The defect of power in the existing Confederacy to regulate
the commerce between its several members, is in the number of those which have been clearly pointed out by experience. To the proofs and remarks which former papers have brought into view on this subject, it may be added that without this supplemental provision, the great and essential power of regulating foreign commerce would have been incomplete and ineffectual. A very material object of this power was the relief of the States which import and export through other States, from the improper contributions levied on them by the latter. Were these at liberty to regulate the trade between State and State, it must be foreseen that ways would be found out to load the articles of import and export, during the passage through their jurisdiction, with duties which would fall on the
makers of the latter and the consumers of the former. We may be assured by past experience, that such a practice would be introduced by future contrivances; and both by that and a common knowledge of human affairs, that it would nourish unceasing animosities, and not improbably terminate
in serious interruptions of the public tranquillity. To those who do not view the question through the medium of passion or of interest, the desire of the commercial States to collect, in any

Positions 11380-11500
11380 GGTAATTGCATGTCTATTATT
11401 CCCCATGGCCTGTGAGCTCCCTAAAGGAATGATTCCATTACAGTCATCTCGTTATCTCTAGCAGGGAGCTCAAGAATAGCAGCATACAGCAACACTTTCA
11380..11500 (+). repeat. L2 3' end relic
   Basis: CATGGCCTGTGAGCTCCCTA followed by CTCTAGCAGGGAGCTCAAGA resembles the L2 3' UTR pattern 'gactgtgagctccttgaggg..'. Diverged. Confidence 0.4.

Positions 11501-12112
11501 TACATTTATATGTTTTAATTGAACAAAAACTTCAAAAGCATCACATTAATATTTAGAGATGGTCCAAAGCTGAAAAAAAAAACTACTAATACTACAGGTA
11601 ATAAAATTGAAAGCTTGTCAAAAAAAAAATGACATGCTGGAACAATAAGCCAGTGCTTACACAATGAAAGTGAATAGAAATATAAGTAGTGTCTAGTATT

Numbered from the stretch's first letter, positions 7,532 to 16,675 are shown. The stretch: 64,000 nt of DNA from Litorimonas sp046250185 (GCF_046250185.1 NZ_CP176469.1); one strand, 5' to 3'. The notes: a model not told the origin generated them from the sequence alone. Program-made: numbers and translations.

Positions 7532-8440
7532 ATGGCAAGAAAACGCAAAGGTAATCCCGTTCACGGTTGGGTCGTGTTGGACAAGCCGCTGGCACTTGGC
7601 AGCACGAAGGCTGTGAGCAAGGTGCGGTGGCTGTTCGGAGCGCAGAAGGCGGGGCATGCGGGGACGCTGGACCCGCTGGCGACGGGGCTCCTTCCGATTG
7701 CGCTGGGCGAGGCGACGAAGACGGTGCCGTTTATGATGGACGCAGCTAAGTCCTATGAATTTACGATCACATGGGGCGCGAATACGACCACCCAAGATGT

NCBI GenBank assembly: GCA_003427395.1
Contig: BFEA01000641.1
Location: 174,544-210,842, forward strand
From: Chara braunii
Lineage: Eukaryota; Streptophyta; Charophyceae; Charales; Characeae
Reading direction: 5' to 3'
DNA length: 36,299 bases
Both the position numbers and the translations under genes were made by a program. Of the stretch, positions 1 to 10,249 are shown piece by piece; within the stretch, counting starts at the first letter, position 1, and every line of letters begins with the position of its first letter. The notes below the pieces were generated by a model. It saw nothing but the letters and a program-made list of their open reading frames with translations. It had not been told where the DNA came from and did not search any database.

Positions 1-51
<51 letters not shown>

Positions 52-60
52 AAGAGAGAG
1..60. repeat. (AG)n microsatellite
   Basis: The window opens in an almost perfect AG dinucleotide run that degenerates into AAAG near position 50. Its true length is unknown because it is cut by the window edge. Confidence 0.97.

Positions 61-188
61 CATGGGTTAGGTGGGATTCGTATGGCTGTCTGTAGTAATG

form, an indirect revenue from their uncommercial neighbors, must appear not less impolitic than it is unfair; since it would stimulate the injured party, by resentment as well as interest, to resort to less convenient channels for their foreign trade.
But the mild voice of reason, pleading the cause of an enlarged and permanent interest, is but too often drowned, before public bodies as well as individuals, by the clamors of an impatient avidity for immediate and immoderate gain.
The necessity of a superintending authority over the
reciprocal trade of confederated States, has been illustrated by other examples as well as our own. In Switzerland, where the Union is so very slight, each canton is obliged to allow to merchandises a passage through its jurisdiction into other cantons, without an augmentation In Germany it
is a law of the empire, that the princes and states shall not lay tolls or customs on bridges, rivers, or passages, without the consent of the emperor and the diet; though it appears from a quotation in an antecedent paper, that the practice in this, as in many other instances in that confederacy, has not
followed the law, and has produced there the mischiefs which have been foreseen here. Among the restraints imposed by the Union of the Netherlands on its members, one is, that they shall not establish imposts disadvantageous to their neighbors, without the general permission.